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Basketball Coaching – Game Situation Skills and Drills Part 1

From basketball-drills-and-plays.com

Focus Your Practices on Impactful Skills & Drills that Win Games - Part 1


The limited amount of practice time basketball coaches have puts all of us in a bind. The coaches who succeed game in and game out, year in and year out, follow a simple rule. They spend all of their time practicing things that happen the most often and the things that make the greatest impact in a game. They choose basketball drills that simulate these situations closely.

For now, we will focus on the things that happen the most often and leave the areas of greatest impact for another article.

So, you might ask, what things happen the most frequently in games? It might be different for your team depending on your style of play. But, in general, in most games, the things that happen the most are:

  1. Rebounding - if there are 50 missed shots in a game, then your team of 5 has 250 rebound opportunities.

  2. Getting back on defense—happens after each time you have the ball.

  3. Passing and catching the basketball on offense—hundreds of time per game.

  4. Adjusting defensive position every time the offense passes or dribbles—also hundreds of times per game.

Yes, shooting is critical and will be addressed as its own article.

Here are four ways to practice the "things that happen the most" from our list above so that your efforts in practice carry over to successful performance in games.

1) Stop doing rebounding drills! Teach that rebounding is the last thing you do on offense every time you have the ball and the last thing you do on defense when the opponent shoots. Every time you are running a drill and in every scrimmage, require the offense to have 3 rebounders crash on every shot and that the defensive players block out and go after every defensive rebound like they are going after a game winning shot attempt that misses.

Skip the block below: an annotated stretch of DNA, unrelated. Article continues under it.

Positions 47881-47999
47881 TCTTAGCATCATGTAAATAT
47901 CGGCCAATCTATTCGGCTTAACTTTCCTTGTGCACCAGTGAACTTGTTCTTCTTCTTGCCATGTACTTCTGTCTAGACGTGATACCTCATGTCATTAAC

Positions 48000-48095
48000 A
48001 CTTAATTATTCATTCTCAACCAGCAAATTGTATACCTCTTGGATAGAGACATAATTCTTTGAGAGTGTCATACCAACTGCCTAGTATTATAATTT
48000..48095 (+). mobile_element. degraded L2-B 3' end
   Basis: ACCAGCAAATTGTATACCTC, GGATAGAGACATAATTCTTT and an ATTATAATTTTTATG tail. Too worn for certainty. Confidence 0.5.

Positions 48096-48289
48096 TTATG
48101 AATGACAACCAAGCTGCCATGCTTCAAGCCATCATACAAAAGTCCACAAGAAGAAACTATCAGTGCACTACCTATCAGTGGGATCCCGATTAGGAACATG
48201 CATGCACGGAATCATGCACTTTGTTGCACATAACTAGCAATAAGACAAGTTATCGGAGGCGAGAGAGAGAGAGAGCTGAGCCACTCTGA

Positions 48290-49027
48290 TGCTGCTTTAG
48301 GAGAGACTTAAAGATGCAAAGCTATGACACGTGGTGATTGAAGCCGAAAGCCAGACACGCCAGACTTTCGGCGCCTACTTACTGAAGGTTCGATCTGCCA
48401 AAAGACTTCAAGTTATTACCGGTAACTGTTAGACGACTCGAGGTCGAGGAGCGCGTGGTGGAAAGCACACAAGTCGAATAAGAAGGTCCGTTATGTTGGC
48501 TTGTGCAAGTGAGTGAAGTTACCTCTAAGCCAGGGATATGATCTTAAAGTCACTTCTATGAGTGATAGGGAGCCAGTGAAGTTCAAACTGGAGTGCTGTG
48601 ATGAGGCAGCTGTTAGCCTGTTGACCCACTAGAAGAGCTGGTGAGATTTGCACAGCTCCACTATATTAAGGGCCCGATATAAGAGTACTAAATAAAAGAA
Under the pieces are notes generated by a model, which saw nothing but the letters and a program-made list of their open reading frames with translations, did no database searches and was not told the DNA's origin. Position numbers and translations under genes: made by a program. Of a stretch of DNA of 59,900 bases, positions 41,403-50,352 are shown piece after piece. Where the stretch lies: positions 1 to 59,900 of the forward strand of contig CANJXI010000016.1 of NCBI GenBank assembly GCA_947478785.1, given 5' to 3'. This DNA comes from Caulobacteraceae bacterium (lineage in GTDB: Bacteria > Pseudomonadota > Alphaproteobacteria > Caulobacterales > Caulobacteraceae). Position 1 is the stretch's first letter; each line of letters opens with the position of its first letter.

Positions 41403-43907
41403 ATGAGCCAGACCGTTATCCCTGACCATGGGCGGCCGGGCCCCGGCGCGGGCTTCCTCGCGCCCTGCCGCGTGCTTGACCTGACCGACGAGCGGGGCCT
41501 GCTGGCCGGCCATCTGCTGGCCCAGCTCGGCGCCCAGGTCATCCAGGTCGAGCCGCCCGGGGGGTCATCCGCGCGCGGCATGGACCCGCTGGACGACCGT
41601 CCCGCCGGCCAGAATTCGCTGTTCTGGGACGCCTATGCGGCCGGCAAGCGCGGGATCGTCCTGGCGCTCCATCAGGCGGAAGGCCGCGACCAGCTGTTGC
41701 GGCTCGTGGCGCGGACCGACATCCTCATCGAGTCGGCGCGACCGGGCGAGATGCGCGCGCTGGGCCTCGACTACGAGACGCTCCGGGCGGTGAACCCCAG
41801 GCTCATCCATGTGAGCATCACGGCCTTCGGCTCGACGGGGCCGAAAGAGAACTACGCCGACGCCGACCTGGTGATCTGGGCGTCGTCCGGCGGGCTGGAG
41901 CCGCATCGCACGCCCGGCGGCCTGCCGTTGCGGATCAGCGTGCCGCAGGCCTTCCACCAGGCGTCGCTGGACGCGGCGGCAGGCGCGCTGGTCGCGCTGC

2) Are we done yet? When practicing offense, don't stop play after your offense shoots until you have converted back to defense with a full effort. Teach players to play until the whistle and you can blow the whistle when you are satisfied.

3) Rack 'em up. You can't score if you turn the ball over before you can shoot. Fill your ball rack with 15 basketballs. Take one out every time there is a bad pass or turnover. Doesn't have to be 5 on 5—take them out on turnovers in drills to. When the rack is empty, players run one sprint for every turnover that happens the rest of practice.

4) Practice makes perfect. Require your team to play a minimum of one minute of perfect defense each practice. The time only runs when they are on defense and starts over if all five players don't make the proper adjustments each time the ball moves.
Now it's your turn. Take the principles and philosophies above and hash and rehash them. Work them over until you have identified the specific things that are essential for your team to execute in games. The next step would be to incorporate simple basketball plays that bring all these concepts together.

Set the expectations for practice that will allow your players to carry over their rehearsals into success in games. If there is something that is important to your team that isn't in our "Big Four," don't worry. In Part 2 of this series, I'll cover ways to get everything you do in practice to carry over to games—so be alert for it!

Next see: Basketball Skills and Drills - Part 2




Copyright © 2001 - 2017, James A. Gels, all rights reserved.


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